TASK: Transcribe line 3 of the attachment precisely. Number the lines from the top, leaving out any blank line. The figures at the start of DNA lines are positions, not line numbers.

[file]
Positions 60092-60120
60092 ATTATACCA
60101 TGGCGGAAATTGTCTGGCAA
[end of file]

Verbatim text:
60101 TGGCGGAAATTGTCTGGCAA